I am so at home in Dublin, more than any other city, that I feel it has always been familiar to me. It took me years to see through its soft charm to its bitter prickly kernel - which I quite like too.

Home Uncategorized The Need to Disguise

The Need to Disguise

Kevin Stevens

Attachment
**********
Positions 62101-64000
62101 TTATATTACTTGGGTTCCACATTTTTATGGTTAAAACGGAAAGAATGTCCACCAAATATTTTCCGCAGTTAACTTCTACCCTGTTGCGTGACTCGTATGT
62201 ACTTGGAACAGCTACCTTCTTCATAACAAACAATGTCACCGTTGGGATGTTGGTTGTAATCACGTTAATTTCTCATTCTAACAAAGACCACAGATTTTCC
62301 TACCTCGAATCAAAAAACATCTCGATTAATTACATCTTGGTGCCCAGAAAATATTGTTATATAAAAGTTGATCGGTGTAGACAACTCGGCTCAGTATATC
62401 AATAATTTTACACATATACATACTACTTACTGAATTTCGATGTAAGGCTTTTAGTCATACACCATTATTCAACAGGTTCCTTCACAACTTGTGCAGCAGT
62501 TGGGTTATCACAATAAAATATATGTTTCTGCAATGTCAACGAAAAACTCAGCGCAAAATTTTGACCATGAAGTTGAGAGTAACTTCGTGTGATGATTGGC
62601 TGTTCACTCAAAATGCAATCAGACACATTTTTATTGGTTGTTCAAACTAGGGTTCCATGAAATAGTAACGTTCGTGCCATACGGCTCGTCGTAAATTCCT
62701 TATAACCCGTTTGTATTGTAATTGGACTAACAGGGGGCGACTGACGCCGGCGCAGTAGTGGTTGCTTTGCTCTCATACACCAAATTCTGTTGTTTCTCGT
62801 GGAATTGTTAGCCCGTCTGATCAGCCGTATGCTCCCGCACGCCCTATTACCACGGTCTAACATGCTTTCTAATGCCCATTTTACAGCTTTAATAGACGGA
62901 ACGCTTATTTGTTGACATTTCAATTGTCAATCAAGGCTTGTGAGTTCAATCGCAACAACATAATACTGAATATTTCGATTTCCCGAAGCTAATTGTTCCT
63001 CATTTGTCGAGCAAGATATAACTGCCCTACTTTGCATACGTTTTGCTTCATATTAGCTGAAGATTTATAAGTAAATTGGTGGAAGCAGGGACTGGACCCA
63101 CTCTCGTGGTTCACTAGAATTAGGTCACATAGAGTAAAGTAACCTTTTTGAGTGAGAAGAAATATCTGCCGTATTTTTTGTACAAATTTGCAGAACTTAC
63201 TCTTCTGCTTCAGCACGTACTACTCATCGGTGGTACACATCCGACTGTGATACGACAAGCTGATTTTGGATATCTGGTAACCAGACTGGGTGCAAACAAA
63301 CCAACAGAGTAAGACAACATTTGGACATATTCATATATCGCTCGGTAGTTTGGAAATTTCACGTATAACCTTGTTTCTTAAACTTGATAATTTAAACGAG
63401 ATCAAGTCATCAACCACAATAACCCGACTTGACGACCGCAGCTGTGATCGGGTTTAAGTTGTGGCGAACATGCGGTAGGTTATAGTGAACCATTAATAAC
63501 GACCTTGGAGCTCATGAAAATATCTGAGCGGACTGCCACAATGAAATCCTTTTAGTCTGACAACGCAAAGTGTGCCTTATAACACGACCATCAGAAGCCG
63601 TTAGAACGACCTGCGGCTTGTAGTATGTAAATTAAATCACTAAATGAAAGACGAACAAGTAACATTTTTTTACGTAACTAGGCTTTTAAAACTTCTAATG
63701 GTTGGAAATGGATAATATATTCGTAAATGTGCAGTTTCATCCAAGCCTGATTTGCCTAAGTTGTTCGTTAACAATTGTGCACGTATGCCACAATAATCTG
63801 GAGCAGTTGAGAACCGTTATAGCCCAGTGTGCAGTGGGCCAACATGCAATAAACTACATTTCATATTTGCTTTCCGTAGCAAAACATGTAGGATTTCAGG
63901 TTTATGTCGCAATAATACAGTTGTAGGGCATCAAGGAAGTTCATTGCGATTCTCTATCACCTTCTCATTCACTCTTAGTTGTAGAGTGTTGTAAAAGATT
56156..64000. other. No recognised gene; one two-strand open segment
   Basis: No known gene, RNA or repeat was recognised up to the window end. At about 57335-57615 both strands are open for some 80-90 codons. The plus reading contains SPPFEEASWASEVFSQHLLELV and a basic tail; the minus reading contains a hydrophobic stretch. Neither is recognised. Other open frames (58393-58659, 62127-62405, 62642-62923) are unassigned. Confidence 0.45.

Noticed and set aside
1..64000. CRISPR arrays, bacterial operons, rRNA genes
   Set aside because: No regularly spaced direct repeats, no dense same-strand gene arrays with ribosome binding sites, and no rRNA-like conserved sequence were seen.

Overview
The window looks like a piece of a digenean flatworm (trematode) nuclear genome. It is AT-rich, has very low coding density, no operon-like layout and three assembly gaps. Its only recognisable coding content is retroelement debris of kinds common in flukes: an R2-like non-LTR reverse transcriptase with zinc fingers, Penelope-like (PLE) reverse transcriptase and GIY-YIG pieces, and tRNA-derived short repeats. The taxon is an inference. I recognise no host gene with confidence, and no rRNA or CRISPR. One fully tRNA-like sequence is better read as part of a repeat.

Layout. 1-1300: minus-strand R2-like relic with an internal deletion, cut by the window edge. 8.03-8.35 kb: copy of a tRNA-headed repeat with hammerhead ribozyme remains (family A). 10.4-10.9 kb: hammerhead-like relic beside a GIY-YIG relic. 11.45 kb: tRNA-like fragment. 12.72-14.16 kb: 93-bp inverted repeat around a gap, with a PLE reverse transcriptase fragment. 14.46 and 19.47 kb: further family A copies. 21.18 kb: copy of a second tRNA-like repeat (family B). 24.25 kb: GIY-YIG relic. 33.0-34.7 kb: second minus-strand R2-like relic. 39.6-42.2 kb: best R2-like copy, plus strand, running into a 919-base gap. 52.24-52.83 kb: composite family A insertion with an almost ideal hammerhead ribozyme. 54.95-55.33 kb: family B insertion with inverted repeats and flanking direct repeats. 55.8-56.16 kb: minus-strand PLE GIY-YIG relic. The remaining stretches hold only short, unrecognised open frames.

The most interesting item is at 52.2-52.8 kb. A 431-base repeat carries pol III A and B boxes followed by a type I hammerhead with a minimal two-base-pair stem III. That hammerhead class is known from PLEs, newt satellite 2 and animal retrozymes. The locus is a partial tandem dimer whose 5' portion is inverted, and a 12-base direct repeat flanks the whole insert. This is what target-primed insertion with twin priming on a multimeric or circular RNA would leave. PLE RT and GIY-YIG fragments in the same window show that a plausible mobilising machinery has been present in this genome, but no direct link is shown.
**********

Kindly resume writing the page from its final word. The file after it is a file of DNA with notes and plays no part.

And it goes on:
Too Much Happiness, by Alice Munro, Chatto & Windus, 303 pp, £17.99, ISBN: 978-0701183059 On the surface, Alice Munro’s world is a narrow one. Most of her stories are set in small-town Ontario, where she grew up and still lives, with occasional forays into British Columbia, where she lived as a young woman and still winters. Her protagonists are invariably women whose ages, circumstances and concerns are not that distant from those of Munro herself at the different stages of her life. Her themes are domestic and familiar: mother-daughter conflict, sexual coming of age, marital discord, the social differences between men and women and how those differences shape the way we live. This is not to say that Munro is an autobiographical writer. However, as she says herself: “I’ve pretty well followed my own life in terms of what I think about and what I see.” A late starter, she published her first collection in 1968, at the age of thirty-seven. Across forty years she has written twelve collections of stories and a single novel, Lives of Girls and Women, which is really a sequence of stories disguised as a novel. She is a pure short story writer in an age when commerce and taste have led many readers to judge short story writers to be, in the words of Charles McGrath of The New York Times, “people who learn golf by never venturing onto a golf course but instead practicing at a driving range”. The real game, by implication, being the novel. Thus confined, generically and geographically, Munro’s work has occasionally been described, especially early in her career, as limited or regional (as if all realistic fiction isn’t regional). Few critics make that mistake anymore. Serious readers who have spent time with Munro’s books know that she is a modern master, in the tradition of Eudora Welty, John Cheever, and William Trevor, a status formally acknowledged earlier this year when she was the third recipient of the Man Booker International Prize. Her sense of form and her ability to shape narrative to the demands of her subject matter are unmatched. She is anything but narrow. Like the work of all great writers, Munro’s stories are resistant to practical criticism. Analysis of setting, theme, character, language and plot, while it helps us understand her art, is so much less than the full picture. When you finish a Munro story, more often than…



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